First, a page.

The Billionaire's Christmas Baby

By: Victoria James





Jackson poked the logs in the fire a little too harshly and muffled his cough as a cloud of smoke engulfed his face. He tried to appear calm and natural even though he felt like he’d been backed against a wall by letting this woman and the baby into his home. How had he gotten into this mess? He could tell Hannah was trying to figure him out, and the look in her eyes was unsettling, like she was pleased when he told her about Charlie being a stray. He glanced over at her as she pulled off her red hat and a mass of caramel colored hair came tumbling out. He didn’t want to notice how shiny and soft it looked. He turned his attention to the fireplace again, but watched from the corner of his eye as Hannah straightened out her clothing.

Hannah was definitely beautiful—not in a made up, high-maintenance sort of way. She had high cheekbones and full, rosy lips. And even though he didn’t want to notice, her eyes were like dark emeralds, large and almond shaped, with impossibly thick black eyelashes. Even more perplexing than their indisputable beauty was the emotion and the warmth they held in them. They weren’t vacant, they weren’t flirty, and they weren’t the eyes of someone who had been friends with his sister. They were clear and sharp, not hollow like someone who was stoned all the time. No, she was too pulled together to have been friends with Louise. So then who the hell was she?

He willed himself not to look lower than her chin. Dammit. Too late. She was curvy and slender in all the right places. He felt himself fighting back a surge of complete and total unwanted desire that gripped him out of nowhere. What was going on with him? Must be a natural reaction to a woman who wasn’t thinner than a twig. The last woman he’d slept with had been so skinny he wondered if she had ever eaten a carb in her entire life. But this Hannah woman was off-limits. He didn’t date women with children or people associated with his family. And even though there wasn’t a wedding band on her hand, she was probably with some guy. Not that it mattered. Not in the least, because he wanted nothing to do with her. Anyone connected to his family was the enemy.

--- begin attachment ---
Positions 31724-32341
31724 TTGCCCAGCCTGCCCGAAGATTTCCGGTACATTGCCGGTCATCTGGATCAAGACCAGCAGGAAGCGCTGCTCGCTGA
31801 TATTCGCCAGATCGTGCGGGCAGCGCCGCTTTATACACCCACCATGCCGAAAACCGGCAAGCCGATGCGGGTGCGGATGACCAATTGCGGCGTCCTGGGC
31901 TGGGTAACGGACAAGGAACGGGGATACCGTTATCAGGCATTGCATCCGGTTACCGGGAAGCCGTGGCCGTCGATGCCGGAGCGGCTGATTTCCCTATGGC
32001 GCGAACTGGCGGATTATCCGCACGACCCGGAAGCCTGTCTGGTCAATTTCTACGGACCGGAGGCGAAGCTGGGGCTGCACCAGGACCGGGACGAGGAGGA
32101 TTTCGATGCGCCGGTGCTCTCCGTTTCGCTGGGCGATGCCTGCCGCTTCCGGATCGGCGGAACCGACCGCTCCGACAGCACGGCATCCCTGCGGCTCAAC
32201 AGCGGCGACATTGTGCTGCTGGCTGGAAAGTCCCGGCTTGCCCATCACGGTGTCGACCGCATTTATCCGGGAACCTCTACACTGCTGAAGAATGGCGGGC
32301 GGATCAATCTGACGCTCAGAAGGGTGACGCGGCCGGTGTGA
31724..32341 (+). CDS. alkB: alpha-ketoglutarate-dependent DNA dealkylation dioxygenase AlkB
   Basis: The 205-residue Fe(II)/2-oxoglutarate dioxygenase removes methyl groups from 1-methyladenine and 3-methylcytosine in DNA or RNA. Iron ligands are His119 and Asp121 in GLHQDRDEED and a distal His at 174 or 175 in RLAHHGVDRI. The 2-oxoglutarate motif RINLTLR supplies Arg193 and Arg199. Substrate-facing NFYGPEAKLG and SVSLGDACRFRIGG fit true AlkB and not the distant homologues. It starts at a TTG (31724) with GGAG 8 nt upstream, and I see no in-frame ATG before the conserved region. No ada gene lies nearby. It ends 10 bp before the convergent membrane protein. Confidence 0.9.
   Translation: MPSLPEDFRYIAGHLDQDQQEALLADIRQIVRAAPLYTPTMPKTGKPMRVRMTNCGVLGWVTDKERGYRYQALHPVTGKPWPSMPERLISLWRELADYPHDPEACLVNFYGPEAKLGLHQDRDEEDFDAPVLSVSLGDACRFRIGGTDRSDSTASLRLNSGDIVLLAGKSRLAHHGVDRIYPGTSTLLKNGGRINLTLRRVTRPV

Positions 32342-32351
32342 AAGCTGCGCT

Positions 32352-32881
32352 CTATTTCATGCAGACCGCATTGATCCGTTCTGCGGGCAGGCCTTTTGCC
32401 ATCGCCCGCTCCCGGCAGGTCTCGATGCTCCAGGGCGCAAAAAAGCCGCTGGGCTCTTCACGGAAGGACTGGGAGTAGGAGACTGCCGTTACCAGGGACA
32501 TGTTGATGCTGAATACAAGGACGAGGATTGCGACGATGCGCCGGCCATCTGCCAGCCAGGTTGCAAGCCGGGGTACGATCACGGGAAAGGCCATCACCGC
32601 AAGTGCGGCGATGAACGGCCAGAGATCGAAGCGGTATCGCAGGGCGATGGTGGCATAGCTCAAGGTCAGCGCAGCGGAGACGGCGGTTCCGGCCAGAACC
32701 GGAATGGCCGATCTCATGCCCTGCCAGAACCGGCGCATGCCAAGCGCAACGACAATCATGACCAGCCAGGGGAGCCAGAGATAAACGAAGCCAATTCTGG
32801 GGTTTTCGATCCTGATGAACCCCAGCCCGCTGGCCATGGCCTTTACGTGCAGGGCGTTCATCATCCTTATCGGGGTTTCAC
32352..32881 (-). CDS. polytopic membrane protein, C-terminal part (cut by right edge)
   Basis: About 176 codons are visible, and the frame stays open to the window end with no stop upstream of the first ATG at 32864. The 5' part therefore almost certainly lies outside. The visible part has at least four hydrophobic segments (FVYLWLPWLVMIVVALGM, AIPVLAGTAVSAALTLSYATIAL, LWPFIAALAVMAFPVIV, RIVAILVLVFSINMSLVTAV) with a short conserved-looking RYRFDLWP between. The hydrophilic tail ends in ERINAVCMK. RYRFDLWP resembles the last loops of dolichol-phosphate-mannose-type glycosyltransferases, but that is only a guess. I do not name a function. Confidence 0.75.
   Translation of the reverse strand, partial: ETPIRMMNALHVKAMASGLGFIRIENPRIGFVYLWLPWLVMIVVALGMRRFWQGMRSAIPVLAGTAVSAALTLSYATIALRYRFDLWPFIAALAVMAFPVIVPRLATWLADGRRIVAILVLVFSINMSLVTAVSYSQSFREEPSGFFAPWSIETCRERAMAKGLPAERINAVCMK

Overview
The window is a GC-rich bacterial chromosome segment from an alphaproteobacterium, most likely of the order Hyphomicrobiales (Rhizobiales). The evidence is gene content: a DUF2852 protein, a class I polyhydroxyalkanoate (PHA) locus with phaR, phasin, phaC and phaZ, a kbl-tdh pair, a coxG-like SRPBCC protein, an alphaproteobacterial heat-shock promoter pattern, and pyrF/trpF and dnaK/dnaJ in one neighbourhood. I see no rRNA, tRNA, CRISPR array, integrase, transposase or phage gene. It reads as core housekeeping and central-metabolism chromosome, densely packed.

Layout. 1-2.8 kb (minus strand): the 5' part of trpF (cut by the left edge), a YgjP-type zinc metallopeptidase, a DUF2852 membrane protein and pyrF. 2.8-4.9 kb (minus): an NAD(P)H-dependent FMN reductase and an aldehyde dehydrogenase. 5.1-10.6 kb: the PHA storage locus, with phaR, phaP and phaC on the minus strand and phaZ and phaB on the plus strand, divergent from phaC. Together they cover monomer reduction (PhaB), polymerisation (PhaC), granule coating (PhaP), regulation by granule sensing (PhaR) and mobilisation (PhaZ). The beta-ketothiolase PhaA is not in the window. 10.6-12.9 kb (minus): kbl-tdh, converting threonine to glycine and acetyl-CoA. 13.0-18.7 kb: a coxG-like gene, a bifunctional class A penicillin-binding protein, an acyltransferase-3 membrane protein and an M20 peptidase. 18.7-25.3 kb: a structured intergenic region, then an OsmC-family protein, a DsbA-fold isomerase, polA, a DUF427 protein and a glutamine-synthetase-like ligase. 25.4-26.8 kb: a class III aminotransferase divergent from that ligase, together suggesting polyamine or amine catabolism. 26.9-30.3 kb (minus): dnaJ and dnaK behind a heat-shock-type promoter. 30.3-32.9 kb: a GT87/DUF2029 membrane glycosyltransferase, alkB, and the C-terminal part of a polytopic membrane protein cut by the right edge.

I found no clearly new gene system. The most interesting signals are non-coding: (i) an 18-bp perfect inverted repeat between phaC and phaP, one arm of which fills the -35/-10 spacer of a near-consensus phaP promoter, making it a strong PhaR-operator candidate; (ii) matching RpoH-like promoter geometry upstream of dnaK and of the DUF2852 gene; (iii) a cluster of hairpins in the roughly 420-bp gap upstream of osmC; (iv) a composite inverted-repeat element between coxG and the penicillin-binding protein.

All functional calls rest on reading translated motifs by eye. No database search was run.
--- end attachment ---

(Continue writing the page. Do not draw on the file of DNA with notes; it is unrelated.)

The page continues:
“Look, I really am sorry for barging in like this.”

She folded her hands in front of her and bit gently on her lower lip. Why were her lips to appealing? Focus buddy, focus. He shrugged, dragging his eyes away from her mouth. “Don’t worry about it.”

“I really wasn’t planning on getting here so late—”

“How did you know I was going to be here? No one knows about this place except my business partner and PA.” He saw the exact moment that her embarrassment turned to discomfort.

She waved a hand dismissively, but her voice sounded forced. “Oh, you can find anything online these days.”

He crossed his arms in front of him. She wasn’t looking so confident now. “No, you can’t. You can’t find anything about this cabin online.”

She averted her eyes. “It wasn’t her fault. I was probably a tad dramatic.” Maybe it was the sudden change in tone or the softening of her expression that made him get defensive.

Jackson narrowed his eyes. “Whose fault?”

“I think her name was Ann,” she said, biting her lip and looking away. Jackson tried to hide his shock. In all the years Ann had worked for him, she’d never released any personal details about him.

“What did you tell her?” He was genuinely interested in knowing how the hell this woman had managed to get the address of his cabin.

“I may have said it was a matter of life or death.”

He rolled his eyes. He was surprised Ann fell for that. “You seem to use that line as a catch-all, don’t you?”

“Well, I really did need to find you. And she was quite concerned when I mentioned the death part,” she said, lifting her chin. Something about the way she stood, the way she wouldn’t stop looking at him made him uneasy.

But no matter what, he knew she was here to tell him something he didn’t want to know. Not that it should matter. Nothing she could tell him would make him change his mind about his family.

He turned his back to her, focusing on the fire that didn’t need his attention at all. He heard her shuffling around and then the quiet padding of her feet across the wood floor.

“I’m sorry to bombard you with this.”

He ignored her attempt to open up the conversation. He turned to look at her, eyeing her snow-soaked pants. “Do you want to take off your jeans?”

Her green eyes grew comically large. “Pardon me?”

He almost laughed out loud at her expression. “I mean, you’re soaked. I can get you a blanket or something and you can put your jeans in the dryer.”

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